Be consistent! Avoid juggling, it can go bad. Bad juggling is when you vacillate. When you choose one path or image for your plan then change gears halfway through. It’s like shifting lines in the grocery store because the other one seems to be moving faster and damned if it’s not. This is why your plan must be solid and clear. Waffling is a no-no. Be sure of your path and walk it. You can’t be dropping all your balls.

Of course, this doesn’t mean that new and exciting possibilities will never tempt you. Being tempted is okay, just remember to be careful.

BE TEMPTED THE SMART WAY


You must set a budget for several reasons, if nothing else, to control your trajectory. At most, to control your cash flow as it goes out the door. Here are a few words that should be burned into your brain as cool, exciting and tempting promotional concepts cross your path.

  • Free
  • Cheap
  • Reasonable
  • Effective, High Visibility
  • Effective, Target Visibility

Free – First of all, nothing is ever really free, so always be watchful. Everyone wants something and if a professional or friend offers you something for free – time, a reading eye, suggestions or contact names – they will always want (and deserve) something in return. Field these opportunities carefully. Obviously you can’t get every service you need to market your book for free, but you can make good use of those offerings of free help, as long as you have something of value to the person doing the offering. Are they secretly writing a book too and might they want your good eye as a reader? If they’re stepping up to help with a book event, don’t forget to ask what special events they might have coming up and offer a hand. There’s a mutual give-and-take that makes free services work. Never totally discount an offer of free service, but always look closely and consider the returned favor … or hidden clause.

Cheap – Ouch, there is no uglier word in the budget language. Think about it. When something is cheap, it obviously is only a semblance of what it should be. It has holes or only works a short time, it functions only during the full moon or is only for left-handed users. When the price for a service looks too good, it usually is. Bait and switch is firmly planted in these offers too. Of course, you get what you pay for but hey, you can get so much more if you just pay so much more. If the service is significantly cheaper than the others, be a detective and find out why before you chance losing some of your precious budget.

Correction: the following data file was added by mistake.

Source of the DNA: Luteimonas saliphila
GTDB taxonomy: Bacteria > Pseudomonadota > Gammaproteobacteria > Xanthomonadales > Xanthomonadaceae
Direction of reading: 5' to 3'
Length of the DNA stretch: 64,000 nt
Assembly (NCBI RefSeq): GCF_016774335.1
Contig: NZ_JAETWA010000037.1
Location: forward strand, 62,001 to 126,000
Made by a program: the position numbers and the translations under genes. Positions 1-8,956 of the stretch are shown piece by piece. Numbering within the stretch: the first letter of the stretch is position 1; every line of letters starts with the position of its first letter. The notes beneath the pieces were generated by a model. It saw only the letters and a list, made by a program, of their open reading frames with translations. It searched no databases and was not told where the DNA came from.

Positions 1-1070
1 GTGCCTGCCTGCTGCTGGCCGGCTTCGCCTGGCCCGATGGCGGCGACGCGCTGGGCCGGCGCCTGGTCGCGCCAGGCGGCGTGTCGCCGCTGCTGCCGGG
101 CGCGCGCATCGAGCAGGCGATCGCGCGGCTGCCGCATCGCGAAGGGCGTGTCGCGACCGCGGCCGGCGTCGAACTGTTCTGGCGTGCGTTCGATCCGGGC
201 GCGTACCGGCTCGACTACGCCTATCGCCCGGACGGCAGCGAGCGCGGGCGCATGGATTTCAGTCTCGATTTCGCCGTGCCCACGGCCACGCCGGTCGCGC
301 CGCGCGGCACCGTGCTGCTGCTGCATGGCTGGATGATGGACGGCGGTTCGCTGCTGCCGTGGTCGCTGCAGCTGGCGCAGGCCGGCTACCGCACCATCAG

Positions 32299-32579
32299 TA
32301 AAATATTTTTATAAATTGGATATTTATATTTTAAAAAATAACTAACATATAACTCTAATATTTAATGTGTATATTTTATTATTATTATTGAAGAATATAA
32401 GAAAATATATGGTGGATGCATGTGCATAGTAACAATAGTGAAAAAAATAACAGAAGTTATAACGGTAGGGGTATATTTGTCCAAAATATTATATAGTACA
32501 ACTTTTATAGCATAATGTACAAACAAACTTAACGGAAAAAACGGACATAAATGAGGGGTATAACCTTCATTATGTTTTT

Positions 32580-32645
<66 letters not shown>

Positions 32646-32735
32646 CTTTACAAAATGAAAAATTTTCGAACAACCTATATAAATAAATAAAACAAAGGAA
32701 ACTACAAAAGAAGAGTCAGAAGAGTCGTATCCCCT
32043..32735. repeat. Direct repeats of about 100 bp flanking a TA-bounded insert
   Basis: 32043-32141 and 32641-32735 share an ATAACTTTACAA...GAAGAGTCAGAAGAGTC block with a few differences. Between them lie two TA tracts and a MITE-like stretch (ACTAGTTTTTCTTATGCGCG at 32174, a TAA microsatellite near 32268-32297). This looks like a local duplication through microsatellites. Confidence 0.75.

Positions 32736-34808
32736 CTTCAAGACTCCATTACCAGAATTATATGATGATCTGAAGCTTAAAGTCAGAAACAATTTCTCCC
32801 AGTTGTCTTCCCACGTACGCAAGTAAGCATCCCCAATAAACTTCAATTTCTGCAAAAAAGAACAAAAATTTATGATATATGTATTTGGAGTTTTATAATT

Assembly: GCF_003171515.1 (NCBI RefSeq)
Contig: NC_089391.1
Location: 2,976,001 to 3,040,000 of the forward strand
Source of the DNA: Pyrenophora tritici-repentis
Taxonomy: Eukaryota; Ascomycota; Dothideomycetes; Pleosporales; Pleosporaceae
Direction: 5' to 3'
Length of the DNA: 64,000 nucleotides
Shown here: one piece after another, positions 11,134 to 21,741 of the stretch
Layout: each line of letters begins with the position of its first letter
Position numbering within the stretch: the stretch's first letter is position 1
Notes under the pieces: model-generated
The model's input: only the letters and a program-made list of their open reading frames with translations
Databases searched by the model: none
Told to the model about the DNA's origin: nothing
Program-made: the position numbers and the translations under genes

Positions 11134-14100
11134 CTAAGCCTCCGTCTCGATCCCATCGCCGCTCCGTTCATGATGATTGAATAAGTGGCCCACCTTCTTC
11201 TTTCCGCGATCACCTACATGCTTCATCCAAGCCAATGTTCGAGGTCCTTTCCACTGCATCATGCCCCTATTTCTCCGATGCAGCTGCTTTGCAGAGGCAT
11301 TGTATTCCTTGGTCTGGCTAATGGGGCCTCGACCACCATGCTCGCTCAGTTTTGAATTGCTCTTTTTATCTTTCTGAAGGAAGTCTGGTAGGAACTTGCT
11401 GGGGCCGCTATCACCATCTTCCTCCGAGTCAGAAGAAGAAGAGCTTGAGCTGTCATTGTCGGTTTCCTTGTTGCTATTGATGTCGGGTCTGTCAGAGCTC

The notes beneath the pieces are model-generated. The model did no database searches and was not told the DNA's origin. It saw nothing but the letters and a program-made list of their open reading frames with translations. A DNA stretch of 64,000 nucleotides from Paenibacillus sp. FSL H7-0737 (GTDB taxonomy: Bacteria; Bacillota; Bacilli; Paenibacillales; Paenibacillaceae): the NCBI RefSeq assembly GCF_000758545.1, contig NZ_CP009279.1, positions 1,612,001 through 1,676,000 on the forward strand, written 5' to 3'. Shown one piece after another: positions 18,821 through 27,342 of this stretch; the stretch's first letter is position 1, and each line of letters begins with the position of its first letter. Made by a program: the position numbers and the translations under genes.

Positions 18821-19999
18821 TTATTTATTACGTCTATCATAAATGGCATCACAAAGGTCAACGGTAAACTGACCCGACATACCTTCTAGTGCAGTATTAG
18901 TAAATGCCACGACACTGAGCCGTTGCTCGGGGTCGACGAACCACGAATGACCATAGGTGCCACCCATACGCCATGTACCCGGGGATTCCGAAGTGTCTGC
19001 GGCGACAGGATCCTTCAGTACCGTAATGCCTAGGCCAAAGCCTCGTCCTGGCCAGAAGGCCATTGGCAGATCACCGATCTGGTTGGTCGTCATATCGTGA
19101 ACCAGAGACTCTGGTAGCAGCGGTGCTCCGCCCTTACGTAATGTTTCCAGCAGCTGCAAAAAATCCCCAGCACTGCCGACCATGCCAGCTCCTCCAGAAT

Reasonable – Good word, reasonable. But what is a reasonable price for a promotional service? Let’s take book videos. Your genre and following have qualified this as a viable avenue for promoting your book. How do you know the best price? Think value. Look at every sight offering the service, write to the contacts at those companies, ask questions and never forget to inquire what additional services they offer that makes them better than the competition. Making a book video is cool, but what about marketing it? Does the company offer proven effective strategies for exposure of your book video? What is the added cost? How does it compare with other similar companies? Can you negotiate? Mix and match production packages? Does it fit in the budget? This takes some time but think about every element of this process the way you’d think about buying a house or a car. Reasonable is only reasonable if it has value.